Topsail NC, My Summer Vacation

         Saturday, excitement filled the room as Steve and I rose at 3:30 am. We were going to the beach! By 4:30 we were driving away from our little home. We stopped at Valerie's Restaurant along the way because the name sounded enticing. Once full of grits and eggs we began driving and jamming to music. We arrived on the island by 12:30. We invited a friend to spend the weekend with us since she lives in N.C., only two hours away. I had not seen her in 10 years. We had a reunion before we even had the cottage keys in hand.
         3:00 is check-in time and we were pleased with what we found, a lovely airy house with four large bedrooms upstairs and another downstairs. The two oceanside rooms opened onto a deck and Steve and I left the door open so we could hear the surf while we slept. We realized that Bonnie (Hurricane) had the ability to shorten our vacation so we decided not to fret about it but to enjoy the time we had. Steve's son Lakota and his girlfriend Summer arrived Sunday night very late. He missed the turtle incident completely.

         The turtle incident. Those babies made our vacation.

         We noticed after scouring the beach for shark's teeth that several turtle nests were marked off. One was pretty close to our house. They hatch at night and scurry to the light of the moon on the water. What if it is a moonless night? Will they feel the vibration of the waves and know in the bottom of their centuries old genes that this is indeed the way to go? Hell no! They head for the nearest street lamp across an asphalt road so they can meet their demise under the wheel of an all-terrain vehicle.
        Steve went outside to move his truck into view for Lakota and low and behold, there was a full blown baby turtle party on the car port. The shouts were sent up the stairs for the recruits. There were six of us in the kitchen clearing dinner dishes. We armed ourselves with a mixture of panic and rapture and flew down those steps. My ever practical mother-in-law decided in mid-stream to fly back up the steps for her flash light. This caused a traffic/panic jam as the rest of us tried to shimmy by. Not knowing what to expect we were dropped-jawed as we scurried after tiny turtle after tiny turtle. Steve, even though on vacation, still thought it necessary to bring a five gallon bucket, soap and scrub brushes to wash his truck. He never washed that truck but he did empty that bucket to make a temporary shelter for 36 infant loggerheads.
         The turtles are endangered and we knew we needed help so we did what any concerned citizen would do. We called the turtle hotline. (Yes, there is a turtle hotline.) The turtle lady came out barking orders to all her troops which by now included the neighbors at three houses and some people from New Jersey who showed up from I don't know where, New Jersey I suppose.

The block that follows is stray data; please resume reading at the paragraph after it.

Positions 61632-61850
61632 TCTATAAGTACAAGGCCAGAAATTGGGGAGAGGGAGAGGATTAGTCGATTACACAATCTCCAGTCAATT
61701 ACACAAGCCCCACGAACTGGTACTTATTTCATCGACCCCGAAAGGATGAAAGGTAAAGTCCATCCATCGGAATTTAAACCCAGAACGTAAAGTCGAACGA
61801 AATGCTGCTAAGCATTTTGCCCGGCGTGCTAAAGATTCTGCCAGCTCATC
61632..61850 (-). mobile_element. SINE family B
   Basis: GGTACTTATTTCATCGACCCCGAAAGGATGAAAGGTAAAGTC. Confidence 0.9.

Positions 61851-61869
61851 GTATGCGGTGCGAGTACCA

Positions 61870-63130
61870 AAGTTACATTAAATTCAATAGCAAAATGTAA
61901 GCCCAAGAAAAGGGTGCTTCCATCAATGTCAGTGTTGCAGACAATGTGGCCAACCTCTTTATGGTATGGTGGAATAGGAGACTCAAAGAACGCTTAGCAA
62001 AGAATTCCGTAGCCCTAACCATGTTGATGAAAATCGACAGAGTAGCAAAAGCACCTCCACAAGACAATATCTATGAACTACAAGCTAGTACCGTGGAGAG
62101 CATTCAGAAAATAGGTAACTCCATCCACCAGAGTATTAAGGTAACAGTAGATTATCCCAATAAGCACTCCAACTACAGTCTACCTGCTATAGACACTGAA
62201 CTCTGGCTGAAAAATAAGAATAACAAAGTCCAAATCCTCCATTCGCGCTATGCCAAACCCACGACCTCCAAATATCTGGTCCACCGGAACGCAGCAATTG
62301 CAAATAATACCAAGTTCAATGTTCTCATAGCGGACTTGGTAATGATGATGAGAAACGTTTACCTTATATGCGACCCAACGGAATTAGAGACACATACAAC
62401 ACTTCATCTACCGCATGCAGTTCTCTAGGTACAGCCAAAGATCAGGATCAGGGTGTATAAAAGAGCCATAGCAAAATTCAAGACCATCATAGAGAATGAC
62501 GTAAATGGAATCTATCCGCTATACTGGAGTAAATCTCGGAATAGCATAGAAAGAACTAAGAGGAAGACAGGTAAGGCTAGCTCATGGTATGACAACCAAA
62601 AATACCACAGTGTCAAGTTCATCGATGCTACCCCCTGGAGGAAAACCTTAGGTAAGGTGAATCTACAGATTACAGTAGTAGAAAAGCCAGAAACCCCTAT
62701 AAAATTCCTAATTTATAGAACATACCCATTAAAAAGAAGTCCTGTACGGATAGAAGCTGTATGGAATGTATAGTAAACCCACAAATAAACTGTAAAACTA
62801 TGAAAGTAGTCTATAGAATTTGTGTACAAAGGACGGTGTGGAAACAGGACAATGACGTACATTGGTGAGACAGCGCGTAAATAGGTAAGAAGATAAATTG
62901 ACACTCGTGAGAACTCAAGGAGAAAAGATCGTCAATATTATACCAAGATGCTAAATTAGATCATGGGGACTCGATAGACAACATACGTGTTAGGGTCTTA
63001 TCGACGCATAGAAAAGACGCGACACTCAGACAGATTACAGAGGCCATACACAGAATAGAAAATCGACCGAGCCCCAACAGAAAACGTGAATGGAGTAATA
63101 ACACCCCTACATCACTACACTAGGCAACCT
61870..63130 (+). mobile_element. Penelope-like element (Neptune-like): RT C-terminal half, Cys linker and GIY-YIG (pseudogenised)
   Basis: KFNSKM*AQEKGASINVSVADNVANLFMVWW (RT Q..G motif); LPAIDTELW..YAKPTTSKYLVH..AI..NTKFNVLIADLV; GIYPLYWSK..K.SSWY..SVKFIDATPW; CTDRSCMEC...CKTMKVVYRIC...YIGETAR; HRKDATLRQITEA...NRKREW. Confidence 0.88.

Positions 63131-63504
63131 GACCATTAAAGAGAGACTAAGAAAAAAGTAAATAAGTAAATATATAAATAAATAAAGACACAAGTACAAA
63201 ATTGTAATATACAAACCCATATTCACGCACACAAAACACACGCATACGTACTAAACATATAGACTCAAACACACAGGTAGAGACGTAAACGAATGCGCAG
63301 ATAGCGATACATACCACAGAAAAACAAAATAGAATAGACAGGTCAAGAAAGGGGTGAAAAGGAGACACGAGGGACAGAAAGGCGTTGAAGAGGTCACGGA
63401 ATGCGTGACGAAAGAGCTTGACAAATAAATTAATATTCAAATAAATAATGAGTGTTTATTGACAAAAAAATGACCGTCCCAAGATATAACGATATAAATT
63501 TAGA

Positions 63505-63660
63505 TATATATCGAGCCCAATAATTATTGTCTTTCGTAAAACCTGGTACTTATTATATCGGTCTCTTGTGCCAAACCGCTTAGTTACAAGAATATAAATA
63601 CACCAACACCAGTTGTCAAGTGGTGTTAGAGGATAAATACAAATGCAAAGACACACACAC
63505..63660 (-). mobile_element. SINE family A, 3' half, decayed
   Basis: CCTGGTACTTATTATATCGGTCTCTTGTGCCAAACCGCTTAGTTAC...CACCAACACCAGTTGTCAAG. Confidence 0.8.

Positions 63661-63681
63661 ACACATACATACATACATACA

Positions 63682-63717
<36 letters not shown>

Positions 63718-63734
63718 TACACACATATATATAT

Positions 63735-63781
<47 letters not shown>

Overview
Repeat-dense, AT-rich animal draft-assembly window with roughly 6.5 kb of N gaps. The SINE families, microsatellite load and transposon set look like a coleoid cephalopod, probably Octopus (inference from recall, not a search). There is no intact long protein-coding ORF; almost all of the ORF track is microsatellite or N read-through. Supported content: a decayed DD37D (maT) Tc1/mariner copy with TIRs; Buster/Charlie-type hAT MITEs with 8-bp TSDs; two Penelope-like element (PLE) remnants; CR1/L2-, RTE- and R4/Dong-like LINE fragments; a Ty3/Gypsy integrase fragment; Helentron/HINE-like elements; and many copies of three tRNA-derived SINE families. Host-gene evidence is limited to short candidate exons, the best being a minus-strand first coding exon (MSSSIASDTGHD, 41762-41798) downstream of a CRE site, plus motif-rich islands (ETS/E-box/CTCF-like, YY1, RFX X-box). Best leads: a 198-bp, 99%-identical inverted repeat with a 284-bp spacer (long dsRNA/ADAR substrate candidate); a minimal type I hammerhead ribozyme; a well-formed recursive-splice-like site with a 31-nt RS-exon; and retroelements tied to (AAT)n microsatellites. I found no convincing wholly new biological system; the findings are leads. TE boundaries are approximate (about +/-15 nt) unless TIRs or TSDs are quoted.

Baby turtles can fit in the palm of your hand and they move very swiftly. Several were found near the road heading for the street light moon. They scurried into the grassy areas only to be plucked up by the mighty turtle hunters. Steve would begin to track his little fugitives from the nest site and follow the trail until it ran out, at the end there would await his prize.
         The turtle lady decided it best if she open the nest herself and inside there was a cache of 59 more turtles. These she lifted into the bucket and we all stood by as they were released onto the sand further down the beach. She stood in the surf and shined her flash light on the water and the turtles attention turned from the street lamp onto a battery powered hand held object. Their new "moon". (It's hard to be a baby loggerhead these days.) After she packed up her crew and headed home, Steve, the renowned turtle chaser, continued with his work and discovered two more tykes in the grassy area of our neighbor's house.
         After three hours of hunting we were satisfied that all was right on the beach and we could safely return to our cottage. We went to bed that night heady with the realization that we helped to save an endangered species. Of course, we also knew that only one in 200 turtles lives to see adulthood.
         The weather was beautiful for the rest of our stay. I swam, rode my bike and generally had a great time. The mandatory evacution began on Tuesday from one in the afternoon until 5 for the renters. The island had to be cleared by 8 pm. We spent two restless nights in a hotel in Benson N.C. before leaving and driving to Ginny's in Newport News on Thursday. We were home by Saturday afternoon. No one is crying the blues. Bonnie came, no one invited her, she was bigger than we were and she chased us out.

Endangered Sea Turtles

Valerie Trivett        

© August 1998

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